I took the initiative to make a Google Map upon my arrival in Venice, Italy because let’s face it: The directions “Hostel Abazia” provided me were obviously written by an invalid. “Cross three bridges, then turn right” does not an unmarked hostel in an Italian city center find.
Neither does a Google Map, incidentally. To make matters worse, the young woman who answered had obviously written the aforementioned directions. “We’re two minutes from McDonald’s,” she stated matter-of-factly. “If you’re near there.”
I was near McDonald’s; but I was also near the point of an aneurysm. It’d taken me almost an hour to push and shove my way as far into Venice as I was by that point, and I’d almost had enough of it to pay double or even triple my confirmed hostel rate for a proper hotel. In fact I began looking for one.
But an additional half hour of wandering, this one entirely aimless, would do for me what not even a novel’s worth of generic directions could: I quite literally stumbled upon Hostel Abazia. Eldorado, it seemed, was real.
My Humble Venice Abode
Or the lake was, anyway: There was standing water in the sink of lucky room #13; and if I wasn’t paying attention, I might’ve mistaken the wads of toilet paper for flecks of gold. I was about to see if the toilet had the same propensity for clogging as the sink when I heard a knock at the door.
“Have you seen Brett?”
I wanted in my heart of hearts to respond in a catty way, but I couldn’t deny: The guy who cut my bathroom break off at the last second was cute. I half-smiled. “I don’t know who Brett is.”
“Um, thank dude.” He took my hint, but wasn’t biting. “See you ’round.”
After a successful flush, I took to Grindr in search of an explorin’ partner. He came in the form of a 22-year old Australian named Ben, who was staying at an “awesome” Venice hostel called The Fish. (Note: If you’re actually reading this because you Googled “Venice hostels,” stay there).
The good news is that before I returned to my humble Venice abode, Ben and I found a deserted spot along one of Venice’s grimy canals and ate each other’s faces. The even better news is that I arrived back at said abode to find a half-naked man lying on my floor. Or so I thought.
Hot in Here
Hostel Abazia advertises itself as a “new” hostel. Although I wasn’t stupid enough to assume it would be housed in a “new construction” with Venice being the fossilized city that is, I expected working plumbing. When that hope was dashed, I lowered my expectations. Good ventilation?
“I hope you don’t mind my lying on the floor,” the snaggle-toothed traveler, whom I could only assume to have been “Brett,” said as I turned on the light. “But it’s too hot in here to sleep otherwise.”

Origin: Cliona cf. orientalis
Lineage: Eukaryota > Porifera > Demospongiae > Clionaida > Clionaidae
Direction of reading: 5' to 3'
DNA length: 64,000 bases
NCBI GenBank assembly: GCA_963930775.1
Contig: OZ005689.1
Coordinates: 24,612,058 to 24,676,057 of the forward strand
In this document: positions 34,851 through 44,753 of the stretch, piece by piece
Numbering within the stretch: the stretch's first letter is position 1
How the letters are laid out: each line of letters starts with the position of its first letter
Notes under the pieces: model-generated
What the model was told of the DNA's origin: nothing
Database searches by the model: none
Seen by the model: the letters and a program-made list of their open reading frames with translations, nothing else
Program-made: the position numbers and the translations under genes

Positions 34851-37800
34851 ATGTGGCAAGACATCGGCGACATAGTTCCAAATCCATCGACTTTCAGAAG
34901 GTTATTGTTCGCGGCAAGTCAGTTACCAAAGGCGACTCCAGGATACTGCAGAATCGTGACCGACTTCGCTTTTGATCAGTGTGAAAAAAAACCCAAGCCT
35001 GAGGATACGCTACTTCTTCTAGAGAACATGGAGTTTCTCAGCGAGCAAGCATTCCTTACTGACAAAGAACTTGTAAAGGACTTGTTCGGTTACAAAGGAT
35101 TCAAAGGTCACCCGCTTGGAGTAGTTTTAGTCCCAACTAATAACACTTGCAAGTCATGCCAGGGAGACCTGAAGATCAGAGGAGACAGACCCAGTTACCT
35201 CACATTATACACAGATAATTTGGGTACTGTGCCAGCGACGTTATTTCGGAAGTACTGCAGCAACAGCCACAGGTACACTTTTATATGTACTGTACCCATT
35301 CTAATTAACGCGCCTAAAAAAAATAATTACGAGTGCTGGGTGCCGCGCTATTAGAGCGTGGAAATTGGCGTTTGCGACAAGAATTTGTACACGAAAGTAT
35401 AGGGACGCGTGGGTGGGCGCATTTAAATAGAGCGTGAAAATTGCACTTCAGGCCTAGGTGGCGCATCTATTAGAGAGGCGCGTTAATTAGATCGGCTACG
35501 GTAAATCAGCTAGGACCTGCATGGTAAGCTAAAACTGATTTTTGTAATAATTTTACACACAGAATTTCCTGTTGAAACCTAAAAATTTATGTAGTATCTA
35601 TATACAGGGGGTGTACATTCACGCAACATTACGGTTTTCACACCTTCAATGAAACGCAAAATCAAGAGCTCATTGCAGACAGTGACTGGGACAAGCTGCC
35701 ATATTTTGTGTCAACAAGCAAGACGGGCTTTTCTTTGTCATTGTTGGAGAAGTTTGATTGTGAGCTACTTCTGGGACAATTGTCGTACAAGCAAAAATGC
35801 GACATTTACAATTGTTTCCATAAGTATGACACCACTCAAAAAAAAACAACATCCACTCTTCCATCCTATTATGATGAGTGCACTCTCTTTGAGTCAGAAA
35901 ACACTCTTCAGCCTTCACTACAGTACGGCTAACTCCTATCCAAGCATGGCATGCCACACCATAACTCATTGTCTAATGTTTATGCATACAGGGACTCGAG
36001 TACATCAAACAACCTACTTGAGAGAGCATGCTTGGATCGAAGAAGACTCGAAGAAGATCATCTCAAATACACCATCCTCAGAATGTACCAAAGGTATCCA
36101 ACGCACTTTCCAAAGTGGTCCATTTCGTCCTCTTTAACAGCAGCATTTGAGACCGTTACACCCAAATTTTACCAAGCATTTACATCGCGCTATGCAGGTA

The problem, Brett explained in his own words, was that the rooms of the “hostel” (which had just months before been condemned university housing) had only one window a piece, which allowed for no air flow. This would’ve been fine if, you know, Venice wasn’t out on the high seas.
In spite of the fact that the entire country’s heat and humidity seemed to have taken residence over my bed, I did end up falling asleep. This was of course after the five minutes it took me to load Gmail via the snail-pace mobile data connection I was hotspotting: Hostel Abazia does not have Wi-Fi.
It was also after walking up the stairs and down the hall to the hostel’s only shared bathroom facilities: I wasn’t about to wash my beautiful face over a sink of still-standing water, the aroma of which evoked the putrid canals of Venice themselves.
The next night was worse. Not only had it seemingly gotten hotter inside the room, but I was parched; and the hostel’s vending machine was completely empty. The front desk urchin was nowhere to be found, although I doubt she’d have helped much: My sink was still clogged.
My consolation prize came in the form of my new roommate Matias, a stinking-hot Chilean student who arrived just past midnight. The mystery of which invisible receptionist let him into the hostel notwithstanding, I felt thankful and paused the cadence of complaints inside my head.
I don’t know if it was the thick blanket of sweat, or the fact that I couldn’t bear to be in the same room as a heterosexual latino in briefs for longer than it took to pack my shit, but I decided immediately upon waking up that I would forfeit my paid-for third night at Hostel Abazia: I was leaving Venice.
I dropped my key at reception on the way out; the desk was unmanned. I considered OK’ing my departure with the hooligan who was outside smoking a cigarette — I assumed he was the phantom receptionist — but if anyone gave less of a fuck than I did, it was him.
I left 80 euro poorer than I’d been when I arrived, and with a case of blue balls befitting of a pedophile at F.A.O. Schwarz. I’d told myself on my way up the stairwell the first night that I would simply use the hostel as a place to sleep; but I couldn’t even do that: Hostel Abazia, you suck.
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